If there was ever a sneaker silhouette that defined a brand, it’s the Converse Chuck Taylor. The shoe’s been adored and worn for generations. Your parents probably owned a pair of Chucks. Your grandparents probably owned a pair of Chucks. You probably own a pair of Chucks. There's a pair sold every second. So when Converse designers got the brief to bring the Chuck Taylor into the 21st century, they had one simple goal: “Don’t fuck it up.”
“We had to be respectful of our past,” said Richard Copcutt, vice president and general manager of Converse All Star. “One of the values that we’ve worked in as a company is about respecting our past and moving forward. I think this is the classic example of that.”
At first glance, the Converse Chuck II may not look that much different than its predecessor—the Converse All-Star. That similar aesthetic is very intentional, but there’s definitely more to the construction than what you think.
“Instantaneously, you recognize it as a Chuck but our invitation to consumers is, 'Come closer and take a look at it in more detail.' You’ll spot the difference,” Copcutt said. “This isn’t a sneaker that we would toy with lightly. It’s something that we definitely respect—our past; we’re famous for it.”
What exactly is different? Copcutt, and Converse Creative Director of Global Footwear Bryan Cioffi, broke down the unseen upgrades found in the Chuck II, the makings behind the final design, and what you can expect from the latest addition to the Converse portfolio.
Converse settled on the name Chuck II after...
“We had a naming summit. We sat there. We argued, and we wrote on a board for hours and hours and hours. Ian, our marketing guru, walks in on his way to have a cigarette, and he goes, ‘What are you guys talking about? Call the damn thing Chuck 2. I’m gonna have a cigarette.’ And we were just like, '...that’s it.' And it’s stuck ever since,” Cioffi said.
Converse created a brand new canvas for the Chuck II.
The design team spent over a year developing a new material application for the Chuck II. The result was a tensile canvas that’s lighter, stronger, and even more sustainable than the original. However the differences are more noticeable to the touch.
Sizing on the Chuck II runs a bit more true to size than the original Converse All-Star.
It’s a well-known fact that Converse All-Stars can run up to a full-size big. However, due to all of the comfort additions found in the sequel, sizing will feel a little more snug than in the past. “The Chuck II is what we’re internally calling a comfort fit because the comfort is 360 degrees around your foot,” Copcutt said. “Upon initial wearing, you’re just not used to having a Chuck Taylor that kind of cushions the top of your foot as well.”
There were 42 different versions of the All-Star patch.
Before finalizing the look of the patch, the design team argued over several versions of what it should look and feel like. The final product was a fully-embroidered logo. "You talk about blood, sweat, and tears. We had to fight over this patch," Cioffi said.
In fact, every detail of the Chuck II was scrutinized, down to the length of the aglets on the shoelaces.
"We spent about three or four hours in one meeting debating how long the aglet should be," Copcutt said. "So for you product geeks, you'll notice that the aglet on the Chuck II is slightly longer than on the original Chuck for easier threading."
The natural gum rubber found on the outsole was developed specifically for the Chuck II and is banned from being used on any other Converse product.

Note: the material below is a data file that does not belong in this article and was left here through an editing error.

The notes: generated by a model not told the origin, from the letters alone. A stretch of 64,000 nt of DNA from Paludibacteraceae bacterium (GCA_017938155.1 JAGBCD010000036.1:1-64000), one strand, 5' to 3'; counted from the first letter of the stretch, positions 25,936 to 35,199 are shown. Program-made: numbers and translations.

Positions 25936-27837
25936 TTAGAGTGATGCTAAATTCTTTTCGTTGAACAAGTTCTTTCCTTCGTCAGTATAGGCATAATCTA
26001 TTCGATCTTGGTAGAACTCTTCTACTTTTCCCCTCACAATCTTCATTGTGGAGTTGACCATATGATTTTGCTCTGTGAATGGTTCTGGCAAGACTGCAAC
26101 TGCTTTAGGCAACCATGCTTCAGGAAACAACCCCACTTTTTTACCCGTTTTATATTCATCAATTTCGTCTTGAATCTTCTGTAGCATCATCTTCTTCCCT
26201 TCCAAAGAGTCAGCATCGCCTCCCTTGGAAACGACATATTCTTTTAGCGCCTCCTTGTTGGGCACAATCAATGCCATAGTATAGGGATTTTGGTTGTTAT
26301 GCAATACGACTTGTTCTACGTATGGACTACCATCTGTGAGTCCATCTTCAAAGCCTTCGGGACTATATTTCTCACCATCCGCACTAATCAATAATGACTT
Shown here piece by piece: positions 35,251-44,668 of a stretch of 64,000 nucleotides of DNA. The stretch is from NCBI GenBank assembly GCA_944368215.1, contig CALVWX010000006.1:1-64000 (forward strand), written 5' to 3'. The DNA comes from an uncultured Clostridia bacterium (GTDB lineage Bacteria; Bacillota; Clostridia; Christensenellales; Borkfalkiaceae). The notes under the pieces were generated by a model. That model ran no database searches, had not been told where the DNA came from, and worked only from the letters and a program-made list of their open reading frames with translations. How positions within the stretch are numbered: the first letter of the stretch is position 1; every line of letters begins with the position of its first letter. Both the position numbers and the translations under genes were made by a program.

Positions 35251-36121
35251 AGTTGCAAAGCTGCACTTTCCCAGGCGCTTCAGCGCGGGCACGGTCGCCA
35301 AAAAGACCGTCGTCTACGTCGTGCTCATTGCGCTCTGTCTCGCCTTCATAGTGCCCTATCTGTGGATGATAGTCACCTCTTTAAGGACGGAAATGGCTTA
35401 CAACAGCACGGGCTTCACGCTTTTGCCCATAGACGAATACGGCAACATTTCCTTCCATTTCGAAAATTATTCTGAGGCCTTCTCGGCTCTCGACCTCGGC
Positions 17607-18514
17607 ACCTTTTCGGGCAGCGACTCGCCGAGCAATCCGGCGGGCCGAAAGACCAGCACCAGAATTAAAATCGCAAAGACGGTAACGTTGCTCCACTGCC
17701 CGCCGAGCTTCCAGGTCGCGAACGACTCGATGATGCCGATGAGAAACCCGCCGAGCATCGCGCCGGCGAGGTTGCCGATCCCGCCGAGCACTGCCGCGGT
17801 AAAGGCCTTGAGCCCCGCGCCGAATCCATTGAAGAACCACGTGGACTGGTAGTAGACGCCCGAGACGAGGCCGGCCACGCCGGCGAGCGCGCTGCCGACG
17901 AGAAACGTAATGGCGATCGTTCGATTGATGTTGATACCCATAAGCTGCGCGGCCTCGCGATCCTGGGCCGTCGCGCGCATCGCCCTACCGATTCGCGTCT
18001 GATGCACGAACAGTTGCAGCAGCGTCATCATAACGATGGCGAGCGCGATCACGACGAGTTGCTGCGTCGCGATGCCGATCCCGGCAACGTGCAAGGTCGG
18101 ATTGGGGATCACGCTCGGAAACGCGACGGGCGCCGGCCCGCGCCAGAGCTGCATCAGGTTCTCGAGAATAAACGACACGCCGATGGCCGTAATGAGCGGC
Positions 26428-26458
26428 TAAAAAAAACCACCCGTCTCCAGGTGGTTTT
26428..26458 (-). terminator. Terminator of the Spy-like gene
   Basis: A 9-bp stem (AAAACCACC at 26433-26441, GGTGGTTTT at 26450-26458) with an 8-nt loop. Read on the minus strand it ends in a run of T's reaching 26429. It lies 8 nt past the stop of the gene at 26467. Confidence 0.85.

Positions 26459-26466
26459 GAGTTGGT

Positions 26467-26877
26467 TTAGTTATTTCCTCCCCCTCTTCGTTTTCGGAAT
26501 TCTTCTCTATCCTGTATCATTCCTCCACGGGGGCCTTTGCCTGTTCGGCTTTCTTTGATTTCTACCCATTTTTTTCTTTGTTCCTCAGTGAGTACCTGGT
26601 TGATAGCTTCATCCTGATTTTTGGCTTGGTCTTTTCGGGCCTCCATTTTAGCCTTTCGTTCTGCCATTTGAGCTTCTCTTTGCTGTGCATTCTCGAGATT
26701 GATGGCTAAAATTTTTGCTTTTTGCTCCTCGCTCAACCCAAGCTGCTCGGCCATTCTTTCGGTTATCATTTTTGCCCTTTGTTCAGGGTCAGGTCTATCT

Memory foam was added to the tongue of the Chuck II, but figuring out how much to put in was a bit of a challenge.
“Memory foam has to be obsessed to an insane degree,” Cioffi said. “Too much, it becomes like an overstuffed pillow that’s too hard. Too little, the upper feels like a used gym sock with no elastic that’s too slumpy.” There's also a full-length Lunarlon sockliner in the Chuck II—a tech borrowed from Converse's parent company Nike.
Unlike the original All-Star, the upper on the Chuck II doesn’t bunch up as easily because of how the upper is designed.
Perforated micro-suede was added to the collar and halfway down the shoe at a specific angle. Not only is this meant for breathability, but it also keeps the upper from rolling over, slumping, and bunching up.
The Converse Chuck II has a full-length Lunarlon sockliner.
Nike's Lunarlon has been applied to Converse's skate performance sneakers and even the Jack Purcell. But, just because we're seeing more updated tech on Converse silhouettes doesn't mean the brand is trying to get back on the hardwood. “We’re not aiming this to get back on the NBA court. That’s not the goal of it. But we definitely think we’ve got a sneaker here that could perform to today’s needs of our consumer,” Copcutt said. “I don’t know enough about basketball, frankly enough, to know what the ultimate demands of the athletes look like. We have a parent company that makes a good living out of providing sneakers for NBA stars.”
Don’t be surprised if you see other Nike technologies make its way on to future versions of the Converse Chuck.
“The nature of the work of innovation is sort of really secretive. We can’t really foreclose some of the things that we have coming,” Cioffi said. “The only thing I can say is that we are constantly working and we have things coming that you will absolutely be excited about.”
Collaborations on the Chuck II are definitely on the way for 2016.
“We’re working on things and they’ll be coming out next year and this year,” Copcutt said, adding that three new coloways will be dropping around the holiday season. “Our business plan is sort of to invent this Chuck II for the rest of this calendar year. We’ll obviously freshen the color palette as we move towards the holidays.”